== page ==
ldp.html
changeset 334 8e9ad2d0e512
parent 333 3c2aaaea1f73
child 335 66c2dd386cfe
--- a/ldp.html	Tue Sep 17 14:10:41 2013 -0400
+++ b/ldp.html	Tue Sep 17 15:34:07 2013 -0400
@@ -279,23 +279,6 @@
 	exactly equals the LDPC's state.
 	<p></p></dd>
 	
-	<dt><dfn>Resource inlining</dfn></dt>
-	<dd>
-		The practice of responding to a HTTP GET request made to a request URI <var>R<sub>0</sub></var> with
-		a representation that includes the state of <var>R<sub>0</sub></var>, the <em>entire</em> state of resources accessed through
-		<em>other</em> request URI(s) <var>R<sub>1</sub></var>...<var>R<sub>n</sub></var>, <em>and assertions</em> from the server 
-		identifying the additional resources whose
-		entire state has been provided.
-		<var>R<sub>1</sub></var>...<var>R<sub>n</sub></var> identify the inlined resource(s).
-		See <a href="#ldpr-inlining" class="sectionRef"></a> for details.
-	<p></p></dd>
-	
-	<dt><dfn>Member inlining</dfn></dt>
-	<dd>A special case of <a title="Resource inlining">resource inlining</a>, where all members of a container on a given
-		page are inlined.  The response page may or may not include all of the container's members.
-		See <a href="#ldpc-inlining" class="sectionRef"></a> for details.
-	<p></p></dd>
-	
   </dl>
 
 <section id="conventions">
@@ -623,7 +606,7 @@
 		resource is too large to reasonably transmit its representation in a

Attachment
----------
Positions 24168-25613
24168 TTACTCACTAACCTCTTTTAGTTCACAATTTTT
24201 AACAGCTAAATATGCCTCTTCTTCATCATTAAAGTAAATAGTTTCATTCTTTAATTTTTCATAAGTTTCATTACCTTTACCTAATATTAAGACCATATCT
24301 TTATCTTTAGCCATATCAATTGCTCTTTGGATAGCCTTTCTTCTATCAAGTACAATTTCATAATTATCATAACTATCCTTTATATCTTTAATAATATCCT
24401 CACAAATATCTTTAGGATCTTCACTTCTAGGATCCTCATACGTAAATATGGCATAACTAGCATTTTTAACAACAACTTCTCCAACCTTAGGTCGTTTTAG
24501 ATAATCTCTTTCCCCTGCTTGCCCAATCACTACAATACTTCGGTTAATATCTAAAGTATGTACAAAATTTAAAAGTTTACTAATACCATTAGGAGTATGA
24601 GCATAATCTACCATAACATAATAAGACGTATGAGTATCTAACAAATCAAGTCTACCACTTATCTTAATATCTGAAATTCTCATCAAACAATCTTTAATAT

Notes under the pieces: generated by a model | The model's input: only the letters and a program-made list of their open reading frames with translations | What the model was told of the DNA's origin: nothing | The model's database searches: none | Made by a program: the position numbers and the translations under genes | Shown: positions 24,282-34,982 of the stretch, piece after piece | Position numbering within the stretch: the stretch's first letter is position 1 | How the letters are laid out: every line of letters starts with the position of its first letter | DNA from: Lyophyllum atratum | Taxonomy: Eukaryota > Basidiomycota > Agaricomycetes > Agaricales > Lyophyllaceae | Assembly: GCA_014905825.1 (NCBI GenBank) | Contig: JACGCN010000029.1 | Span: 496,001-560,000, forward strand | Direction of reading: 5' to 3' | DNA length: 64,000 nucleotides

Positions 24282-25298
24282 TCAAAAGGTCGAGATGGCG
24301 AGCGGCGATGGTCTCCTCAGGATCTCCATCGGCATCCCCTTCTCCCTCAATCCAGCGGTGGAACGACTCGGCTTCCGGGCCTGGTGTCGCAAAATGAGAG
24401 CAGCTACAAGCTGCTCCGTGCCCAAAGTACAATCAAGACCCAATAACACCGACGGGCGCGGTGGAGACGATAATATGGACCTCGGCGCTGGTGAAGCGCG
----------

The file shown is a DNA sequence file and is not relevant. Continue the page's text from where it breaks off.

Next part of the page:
single HTTP response. This will be especially true if the resource
 		representation includes many triples both from its own representation and
-		from the representations of any <a title="Resource inlining">inlined resources</a>. A client could anticipate that a resource will be too large -
+		from the representations of any of the member resources. A client could anticipate that a resource will be too large -
 		for example, a client tool that accesses defects may assume that an
 		individual defect will usually be of sufficiently constrained size
 		that it makes sense to request all of it at once, but that the
@@ -784,121 +767,8 @@
 	responding to a HTTP <code>OPTIONS</code> request on the LDPR’s URL with the HTTP
 	response header for link relations using the header name of <code>Link</code> and link relation type <code>first</code> [[!RFC5988]].